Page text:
As part of the U-M Fall 2023 Festival of Asian Music, the National Chinese Orchestra of Taiwan came to Ann Arbor and hosted a variety of events from October 1st to 4th. On their last day, soloists of the ensemble performed at Hill Auditorium and showcased various traditional Eastern instruments including but not limited to the Yangqin (dulcimer) performed by Ming-Hui Lin; Dizi (flute) performed by Chen-Ling Liu; Sheng (reed organ) performed by Chi-Mi Chen; Erhu (two-string fiddle) performed by Yi-Fang Wu; and Gehu (four-string bass fiddle) performed by Ya-Tsing Hsu.
It’s difficult for me to describe each of the instruments, since it was my first time hearing them live. While the strings sounded muted, they were incredibly resonant and easily filled the large hall. The Dizi was sharp and piercing, whereas the Sheng blended beautifully in the background. My favorite was the Yangqin, which could produce a variety of clear and subtle textures. Though there was only one person playing each instrument, the music never felt lacking in dynamics and balance.
Their large selection of music shared a common theme of nature or dance. Each piece had a title that gave further insight into the intended imagery, sentiment, and context of the music. Furthermore, details of the historical background and origins of each piece were written in the concert programs. Reading the descriptions beforehand really added to my experience, because it gave me a visual aid to interpret as I listened.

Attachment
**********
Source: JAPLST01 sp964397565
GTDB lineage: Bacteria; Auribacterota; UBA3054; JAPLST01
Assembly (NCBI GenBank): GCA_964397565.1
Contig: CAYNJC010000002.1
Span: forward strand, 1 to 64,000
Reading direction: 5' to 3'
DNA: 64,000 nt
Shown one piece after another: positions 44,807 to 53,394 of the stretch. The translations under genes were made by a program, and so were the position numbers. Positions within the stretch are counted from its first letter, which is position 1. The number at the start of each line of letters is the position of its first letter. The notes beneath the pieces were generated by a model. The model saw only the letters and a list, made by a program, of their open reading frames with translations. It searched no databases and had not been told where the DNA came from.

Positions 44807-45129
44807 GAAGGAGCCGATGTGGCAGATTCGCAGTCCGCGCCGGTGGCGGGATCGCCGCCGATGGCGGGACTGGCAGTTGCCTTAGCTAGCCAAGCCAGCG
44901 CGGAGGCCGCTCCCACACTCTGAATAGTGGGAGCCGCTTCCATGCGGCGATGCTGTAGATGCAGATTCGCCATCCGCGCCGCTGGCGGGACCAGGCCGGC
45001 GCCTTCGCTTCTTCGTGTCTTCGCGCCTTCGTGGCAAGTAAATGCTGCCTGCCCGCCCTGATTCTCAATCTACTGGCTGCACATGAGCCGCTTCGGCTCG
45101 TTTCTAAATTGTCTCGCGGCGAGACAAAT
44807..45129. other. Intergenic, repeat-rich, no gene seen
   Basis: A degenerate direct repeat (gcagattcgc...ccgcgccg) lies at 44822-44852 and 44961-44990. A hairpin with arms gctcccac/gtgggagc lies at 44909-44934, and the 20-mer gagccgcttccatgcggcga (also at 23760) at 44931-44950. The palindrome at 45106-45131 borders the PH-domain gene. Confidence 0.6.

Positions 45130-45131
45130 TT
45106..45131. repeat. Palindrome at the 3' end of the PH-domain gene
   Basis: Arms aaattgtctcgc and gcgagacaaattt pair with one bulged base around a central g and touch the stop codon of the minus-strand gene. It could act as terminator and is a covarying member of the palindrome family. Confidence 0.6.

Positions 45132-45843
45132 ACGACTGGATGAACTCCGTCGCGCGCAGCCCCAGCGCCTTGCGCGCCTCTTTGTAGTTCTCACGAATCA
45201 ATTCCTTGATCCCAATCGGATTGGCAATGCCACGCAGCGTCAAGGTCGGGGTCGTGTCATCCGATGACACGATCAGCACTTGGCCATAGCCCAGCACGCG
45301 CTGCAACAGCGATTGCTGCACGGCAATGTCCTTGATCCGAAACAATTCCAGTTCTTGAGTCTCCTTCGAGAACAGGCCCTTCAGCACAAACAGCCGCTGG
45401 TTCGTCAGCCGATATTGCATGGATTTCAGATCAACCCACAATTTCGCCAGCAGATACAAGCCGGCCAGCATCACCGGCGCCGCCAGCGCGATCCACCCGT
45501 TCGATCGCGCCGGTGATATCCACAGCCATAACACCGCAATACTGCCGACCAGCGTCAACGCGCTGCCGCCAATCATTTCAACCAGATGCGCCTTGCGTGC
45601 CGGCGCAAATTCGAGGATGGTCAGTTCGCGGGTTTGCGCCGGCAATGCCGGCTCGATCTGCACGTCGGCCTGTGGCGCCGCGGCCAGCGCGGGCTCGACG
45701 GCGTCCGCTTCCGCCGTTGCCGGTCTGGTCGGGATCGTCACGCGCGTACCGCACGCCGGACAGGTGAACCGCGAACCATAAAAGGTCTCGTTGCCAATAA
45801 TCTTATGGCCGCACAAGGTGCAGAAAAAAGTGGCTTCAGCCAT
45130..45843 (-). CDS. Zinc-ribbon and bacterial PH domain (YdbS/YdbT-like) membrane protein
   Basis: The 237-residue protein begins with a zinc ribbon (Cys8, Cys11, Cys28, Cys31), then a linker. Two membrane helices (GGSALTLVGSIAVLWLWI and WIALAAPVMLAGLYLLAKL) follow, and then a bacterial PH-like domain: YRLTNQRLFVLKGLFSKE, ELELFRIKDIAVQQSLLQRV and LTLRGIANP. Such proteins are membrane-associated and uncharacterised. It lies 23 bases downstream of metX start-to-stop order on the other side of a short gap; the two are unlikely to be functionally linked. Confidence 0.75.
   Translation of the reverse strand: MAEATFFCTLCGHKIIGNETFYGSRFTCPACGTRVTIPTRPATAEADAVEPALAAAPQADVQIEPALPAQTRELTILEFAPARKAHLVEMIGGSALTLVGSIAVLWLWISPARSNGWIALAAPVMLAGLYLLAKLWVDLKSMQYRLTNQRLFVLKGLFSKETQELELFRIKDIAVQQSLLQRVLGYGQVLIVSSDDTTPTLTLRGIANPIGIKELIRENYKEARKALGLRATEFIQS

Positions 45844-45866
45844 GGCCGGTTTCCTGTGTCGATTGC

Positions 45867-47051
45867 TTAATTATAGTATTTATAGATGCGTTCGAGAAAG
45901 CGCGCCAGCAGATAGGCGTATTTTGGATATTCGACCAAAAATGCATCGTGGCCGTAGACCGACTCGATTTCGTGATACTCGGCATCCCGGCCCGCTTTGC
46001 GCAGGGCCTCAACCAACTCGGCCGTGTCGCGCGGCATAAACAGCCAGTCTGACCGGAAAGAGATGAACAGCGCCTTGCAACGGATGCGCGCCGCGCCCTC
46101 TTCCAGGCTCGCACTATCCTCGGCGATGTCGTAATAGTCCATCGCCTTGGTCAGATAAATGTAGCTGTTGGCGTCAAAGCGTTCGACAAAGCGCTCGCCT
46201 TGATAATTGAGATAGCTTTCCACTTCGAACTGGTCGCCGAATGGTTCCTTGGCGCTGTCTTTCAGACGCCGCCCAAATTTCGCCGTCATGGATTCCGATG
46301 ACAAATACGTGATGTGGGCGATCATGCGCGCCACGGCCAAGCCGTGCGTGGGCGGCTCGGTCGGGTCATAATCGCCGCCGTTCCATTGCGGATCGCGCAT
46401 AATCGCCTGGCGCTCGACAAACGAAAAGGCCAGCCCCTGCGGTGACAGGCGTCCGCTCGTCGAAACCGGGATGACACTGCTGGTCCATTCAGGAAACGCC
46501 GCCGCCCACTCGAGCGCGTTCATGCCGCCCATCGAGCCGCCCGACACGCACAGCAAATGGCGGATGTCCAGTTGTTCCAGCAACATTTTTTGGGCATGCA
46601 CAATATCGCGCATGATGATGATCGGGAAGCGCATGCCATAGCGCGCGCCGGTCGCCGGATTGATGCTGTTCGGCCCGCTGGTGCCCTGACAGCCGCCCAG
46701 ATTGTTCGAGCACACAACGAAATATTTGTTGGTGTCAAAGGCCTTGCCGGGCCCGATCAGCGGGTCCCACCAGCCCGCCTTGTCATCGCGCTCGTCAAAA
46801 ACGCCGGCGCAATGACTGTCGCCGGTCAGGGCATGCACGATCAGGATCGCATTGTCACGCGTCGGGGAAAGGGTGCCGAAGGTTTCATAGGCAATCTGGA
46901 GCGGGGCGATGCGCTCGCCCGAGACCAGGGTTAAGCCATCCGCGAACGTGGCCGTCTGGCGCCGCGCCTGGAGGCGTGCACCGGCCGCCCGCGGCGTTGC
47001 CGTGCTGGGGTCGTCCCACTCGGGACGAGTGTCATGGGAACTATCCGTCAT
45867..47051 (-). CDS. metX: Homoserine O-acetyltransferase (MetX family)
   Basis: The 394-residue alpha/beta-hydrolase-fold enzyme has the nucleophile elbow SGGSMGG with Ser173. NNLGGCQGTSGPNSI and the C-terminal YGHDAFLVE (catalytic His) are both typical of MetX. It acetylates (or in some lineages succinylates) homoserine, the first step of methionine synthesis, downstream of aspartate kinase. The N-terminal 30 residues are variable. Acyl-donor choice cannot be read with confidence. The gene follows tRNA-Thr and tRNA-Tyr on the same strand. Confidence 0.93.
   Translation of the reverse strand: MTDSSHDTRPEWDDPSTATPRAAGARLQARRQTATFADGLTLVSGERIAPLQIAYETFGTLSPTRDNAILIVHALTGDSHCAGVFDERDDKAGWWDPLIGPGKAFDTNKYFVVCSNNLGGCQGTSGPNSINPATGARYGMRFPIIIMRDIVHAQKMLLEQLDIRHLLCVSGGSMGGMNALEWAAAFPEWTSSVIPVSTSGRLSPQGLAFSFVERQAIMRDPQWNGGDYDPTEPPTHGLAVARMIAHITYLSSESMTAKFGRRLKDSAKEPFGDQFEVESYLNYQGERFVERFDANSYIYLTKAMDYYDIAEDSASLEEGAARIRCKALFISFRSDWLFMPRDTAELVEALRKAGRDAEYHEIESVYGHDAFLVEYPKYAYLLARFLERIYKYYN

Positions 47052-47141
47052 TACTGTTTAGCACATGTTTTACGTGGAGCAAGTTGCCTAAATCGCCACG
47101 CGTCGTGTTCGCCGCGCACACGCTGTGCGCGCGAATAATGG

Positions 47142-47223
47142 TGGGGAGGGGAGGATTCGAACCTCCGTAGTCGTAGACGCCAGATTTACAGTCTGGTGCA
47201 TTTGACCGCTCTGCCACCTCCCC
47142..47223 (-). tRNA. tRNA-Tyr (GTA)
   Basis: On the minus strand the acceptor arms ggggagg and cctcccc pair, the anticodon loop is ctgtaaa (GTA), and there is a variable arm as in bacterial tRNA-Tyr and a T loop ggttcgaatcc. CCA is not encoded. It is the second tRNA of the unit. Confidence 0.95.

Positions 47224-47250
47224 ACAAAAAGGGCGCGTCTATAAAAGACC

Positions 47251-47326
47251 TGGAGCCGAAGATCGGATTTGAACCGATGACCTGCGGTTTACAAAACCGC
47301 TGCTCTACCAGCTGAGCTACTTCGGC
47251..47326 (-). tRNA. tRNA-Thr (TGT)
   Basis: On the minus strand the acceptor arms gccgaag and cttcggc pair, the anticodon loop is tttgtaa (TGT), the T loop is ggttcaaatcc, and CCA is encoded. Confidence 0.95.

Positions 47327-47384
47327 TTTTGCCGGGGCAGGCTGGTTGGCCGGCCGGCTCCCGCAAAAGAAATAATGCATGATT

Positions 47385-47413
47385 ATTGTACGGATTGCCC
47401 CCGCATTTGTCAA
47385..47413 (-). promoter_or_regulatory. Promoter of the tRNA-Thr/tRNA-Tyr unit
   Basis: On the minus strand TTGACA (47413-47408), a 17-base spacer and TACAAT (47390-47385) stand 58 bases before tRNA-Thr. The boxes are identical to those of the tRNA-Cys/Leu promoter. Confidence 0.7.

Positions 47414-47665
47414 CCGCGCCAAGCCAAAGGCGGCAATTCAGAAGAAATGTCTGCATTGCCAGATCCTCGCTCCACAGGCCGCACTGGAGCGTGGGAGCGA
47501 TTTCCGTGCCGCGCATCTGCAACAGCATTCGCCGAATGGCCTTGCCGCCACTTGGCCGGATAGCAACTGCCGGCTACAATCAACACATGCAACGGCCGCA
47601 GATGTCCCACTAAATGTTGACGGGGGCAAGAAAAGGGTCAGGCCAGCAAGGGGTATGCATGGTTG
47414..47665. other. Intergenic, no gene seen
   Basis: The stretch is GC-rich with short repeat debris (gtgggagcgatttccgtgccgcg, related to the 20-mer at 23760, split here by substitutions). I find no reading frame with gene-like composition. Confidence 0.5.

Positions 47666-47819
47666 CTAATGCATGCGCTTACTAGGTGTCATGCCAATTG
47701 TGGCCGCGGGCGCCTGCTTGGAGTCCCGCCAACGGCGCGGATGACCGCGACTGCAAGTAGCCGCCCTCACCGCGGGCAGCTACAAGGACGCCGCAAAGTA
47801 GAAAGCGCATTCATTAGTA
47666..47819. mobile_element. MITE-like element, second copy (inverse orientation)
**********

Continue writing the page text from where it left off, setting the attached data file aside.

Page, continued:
For example, in the opening piece, Queen of Courtesans, each tempo change painted the different steps of a dance; the tremelo of The Butterfly Loves Flowers resembled a butterfly’s beating wings; and the grace notes decorating many of the other pieces acted as falling leaves and flowers.
The most impressive part of the program was the Skylark; the Skylark was a solo piece featuring an instrument called a koudi (similar to a picollo), which is so incredibly small I couldn’t even see it in the soloists hands. As implied by the title, it featured the melody of a skylark. The resemblance was simply uncanny to an actual bird.
Overall, it was a wonderful and unique experience to attend this concert. If given the opportunity, I highly recommend listening to music from other cultures.